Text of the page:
SYDNEY, Nov 8 — Asian stocks were mixed as a rally that lifted regional equities to the highest levels in at least a decade stalled. The dollar came under pressure after advancing against G10 peers amid concern about the progress of US tax reforms.
Japan’s Nikkei 225 Stock Average — which rallied to close to its strongest level since January 1992 yesterday — fell as much as 0.8 per cent before trimming its losses. Stocks climbed in Hong Kong, where e-book publisher China Literature Ltd jumped as much as 81 per cent above its IPO price in its debut. S&P 500 Index futures declined. The dollar slipped and the yen and Australian dollar edged higher after a Washington Post report that Senate Republican leaders are considering a delay in the implementation of a corporate-tax cut. Oil declined after recent rallies.
Geopolitics remain a focus as US President Donald Trump continues his tour of Asia. Addressing South Korea’s National Assembly today, he called on all nations to deny aid and assistance to North Korea as a way to choke off the rogue regime. He said he’s ready to offer North Korea “a path to a much better future” if it puts an end to its nuclear ambitions. The US president aborted plans for a surprise visit to the demilitarised zone dividing South Korea and North Korea earlier due to heavy fog.
The US president is expected to tackle issues such as North Korea and trade with his Chinese counterpart, Xi Jinping. Trump then attends the Asia-Pacific Economic Cooperation summit in Vietnam later this week, where he will be among 21 leaders including Xi and Russia’s Vladimir Putin. North Korea and Saudi Arabia are like to be among the dominant topics.
Equity indexes across the Persian Gulf were among the world’s worst performers yesterday amid a widening crackdown on corruption in Saudi Arabia. The kingdom’s Tadawul All Share Index at one point fell the most in a year before regaining some of its losses.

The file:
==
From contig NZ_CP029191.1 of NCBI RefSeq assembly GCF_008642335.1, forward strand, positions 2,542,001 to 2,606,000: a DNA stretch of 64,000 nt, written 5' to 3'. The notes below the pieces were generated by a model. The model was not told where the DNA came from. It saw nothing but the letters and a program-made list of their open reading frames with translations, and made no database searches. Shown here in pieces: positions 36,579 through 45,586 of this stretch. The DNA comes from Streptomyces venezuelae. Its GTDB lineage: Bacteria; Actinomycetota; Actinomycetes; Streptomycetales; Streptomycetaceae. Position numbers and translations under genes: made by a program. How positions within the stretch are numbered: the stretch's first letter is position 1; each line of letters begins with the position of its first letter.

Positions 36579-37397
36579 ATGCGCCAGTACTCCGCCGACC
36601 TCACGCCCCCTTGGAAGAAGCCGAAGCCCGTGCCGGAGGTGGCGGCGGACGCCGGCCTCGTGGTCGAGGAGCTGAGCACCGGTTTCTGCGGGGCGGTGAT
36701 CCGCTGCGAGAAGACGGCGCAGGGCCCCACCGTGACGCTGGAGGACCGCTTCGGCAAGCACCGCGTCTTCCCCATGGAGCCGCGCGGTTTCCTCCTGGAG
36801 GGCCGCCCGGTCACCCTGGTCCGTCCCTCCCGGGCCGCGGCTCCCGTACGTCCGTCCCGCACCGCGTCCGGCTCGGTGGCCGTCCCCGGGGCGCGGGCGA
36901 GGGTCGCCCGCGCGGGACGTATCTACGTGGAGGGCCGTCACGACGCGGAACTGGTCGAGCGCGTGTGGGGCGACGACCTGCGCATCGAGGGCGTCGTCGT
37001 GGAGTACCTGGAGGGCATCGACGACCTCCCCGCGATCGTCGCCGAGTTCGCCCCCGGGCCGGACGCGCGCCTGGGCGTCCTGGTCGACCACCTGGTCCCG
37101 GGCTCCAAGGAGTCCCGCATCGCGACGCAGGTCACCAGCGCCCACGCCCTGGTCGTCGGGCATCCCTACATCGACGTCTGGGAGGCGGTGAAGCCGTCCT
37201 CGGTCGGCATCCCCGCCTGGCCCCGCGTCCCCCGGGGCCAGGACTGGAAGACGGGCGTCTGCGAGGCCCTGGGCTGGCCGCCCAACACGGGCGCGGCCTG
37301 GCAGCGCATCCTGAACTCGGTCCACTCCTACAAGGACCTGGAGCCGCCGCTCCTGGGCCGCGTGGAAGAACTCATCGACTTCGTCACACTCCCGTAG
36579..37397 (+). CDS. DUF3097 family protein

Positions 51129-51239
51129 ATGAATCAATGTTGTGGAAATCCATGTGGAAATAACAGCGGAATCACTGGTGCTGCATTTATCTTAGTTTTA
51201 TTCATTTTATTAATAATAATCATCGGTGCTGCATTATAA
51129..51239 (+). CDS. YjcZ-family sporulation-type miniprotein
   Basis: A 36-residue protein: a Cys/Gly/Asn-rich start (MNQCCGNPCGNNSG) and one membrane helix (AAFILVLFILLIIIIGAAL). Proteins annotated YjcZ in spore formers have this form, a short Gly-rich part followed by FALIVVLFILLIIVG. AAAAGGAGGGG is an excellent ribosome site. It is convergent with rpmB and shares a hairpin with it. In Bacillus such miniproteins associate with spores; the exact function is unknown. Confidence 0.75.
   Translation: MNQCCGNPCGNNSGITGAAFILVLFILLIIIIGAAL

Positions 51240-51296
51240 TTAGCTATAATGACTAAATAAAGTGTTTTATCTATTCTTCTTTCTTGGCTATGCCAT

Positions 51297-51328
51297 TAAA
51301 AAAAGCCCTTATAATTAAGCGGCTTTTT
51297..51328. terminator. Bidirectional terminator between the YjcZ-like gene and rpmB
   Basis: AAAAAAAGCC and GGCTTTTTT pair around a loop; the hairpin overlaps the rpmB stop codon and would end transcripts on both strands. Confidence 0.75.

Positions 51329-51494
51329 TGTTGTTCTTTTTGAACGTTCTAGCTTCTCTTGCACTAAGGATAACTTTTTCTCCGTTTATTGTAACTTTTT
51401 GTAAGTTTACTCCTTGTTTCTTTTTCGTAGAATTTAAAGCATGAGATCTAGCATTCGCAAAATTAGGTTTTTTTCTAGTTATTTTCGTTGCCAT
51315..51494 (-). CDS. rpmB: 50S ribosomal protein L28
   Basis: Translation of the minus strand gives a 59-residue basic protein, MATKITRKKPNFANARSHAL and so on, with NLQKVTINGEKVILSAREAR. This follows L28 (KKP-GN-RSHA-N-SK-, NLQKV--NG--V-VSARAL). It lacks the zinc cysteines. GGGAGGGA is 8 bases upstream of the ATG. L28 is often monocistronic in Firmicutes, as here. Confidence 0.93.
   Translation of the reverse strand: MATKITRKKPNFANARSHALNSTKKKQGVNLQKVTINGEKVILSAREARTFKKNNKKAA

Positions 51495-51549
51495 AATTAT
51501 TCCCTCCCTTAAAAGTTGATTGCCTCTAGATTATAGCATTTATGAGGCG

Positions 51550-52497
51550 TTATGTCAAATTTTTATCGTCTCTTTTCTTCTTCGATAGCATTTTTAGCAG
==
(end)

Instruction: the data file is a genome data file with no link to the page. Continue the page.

China’s exports increased 6.9 per cent in dollar terms in October from a year earlier, the customs administration said today.
Here are key events to watch out for this week:
US consumer sentiment probably cooled in early November from a more than 13-year high; the University of Michigan’s report is out on Friday. OPEC releases its World Oil Outlook. Thailand is expected to leave interest rates unchanged today. Argentina’s central bank unexpectedly raised borrowing costs.
Mexico, New Zealand and Malaysia are also holding monetary-policy meetings this week. The European Commission’s chief Brexit negotiator Michel Barnier and UK Brexit Secretary David Davis resume talks. Earnings season continues with announcements from Walt Disney Co, Adidas AG, and Siemens AG. European financial companies set to report include Banca Monte dei Paschi di Siena SpA, Credit Agricole SA, Allianz SE and Zurich Insurance Group AG.
And these are the main moves in markets:
The Nikkei 225 fell 0.3 per cent as of 1:10 pm in Tokyo. The Topix index was little changed after dropping as much as 0.5 per cent earlier. So far in the second-quarter earnings season, 61 per cent of Topix-listed companies have posted profit that beat analyst estimates.
The S&P/ASX 200 Index was up 0.1 per cent near its highest since January 2008. South Korea’s Kospi index was 0.2 per cent higher. Hong Kong’s Hang Seng Index was up 0.3 per cent and the Shanghai Composite Index was 0.5 per cent higher. Futures on the S&P 500 fell 0.1 per cent. The underlying gauge ended virtually unchanged yesterday. The MSCI Asia Pacific Index was up 0.2 per cent to the highest in about 10 years. The MSCI Emerging Markets Index hovered at the highest since mid-2011.
The Bloomberg Dollar Spot Index pared back some of yesterday's 0.3 per cent gain, though remains close to the highest since July. The Japanese yen climbed 0.2 per cent to 113.77, trading close to its weakest since March. The Aussie dollar was up slightly at 76.46 US cents, and the New Zealand dollar was steady at 69.00 cents. The euro traded at US$1.1595 (RM4.90).
The yield on 10-year Treasuries was steady at 2.31 per cent, the lowest in almost four weeks. Australian 10-year yields were at 2.57 per cent. They fell to the lowest since June earlier this week.
West Texas Intermediate crude traded at US$57.00 a barrel. Gold was steady at US$1,277.58 an ounce. Copper was little changed at about US$3.09 a pound, the lowest in about a month, after falling 2.2 per cent yesterday when the Bloomberg Commodity Index dropped for the first time in seven days. — Bloomberg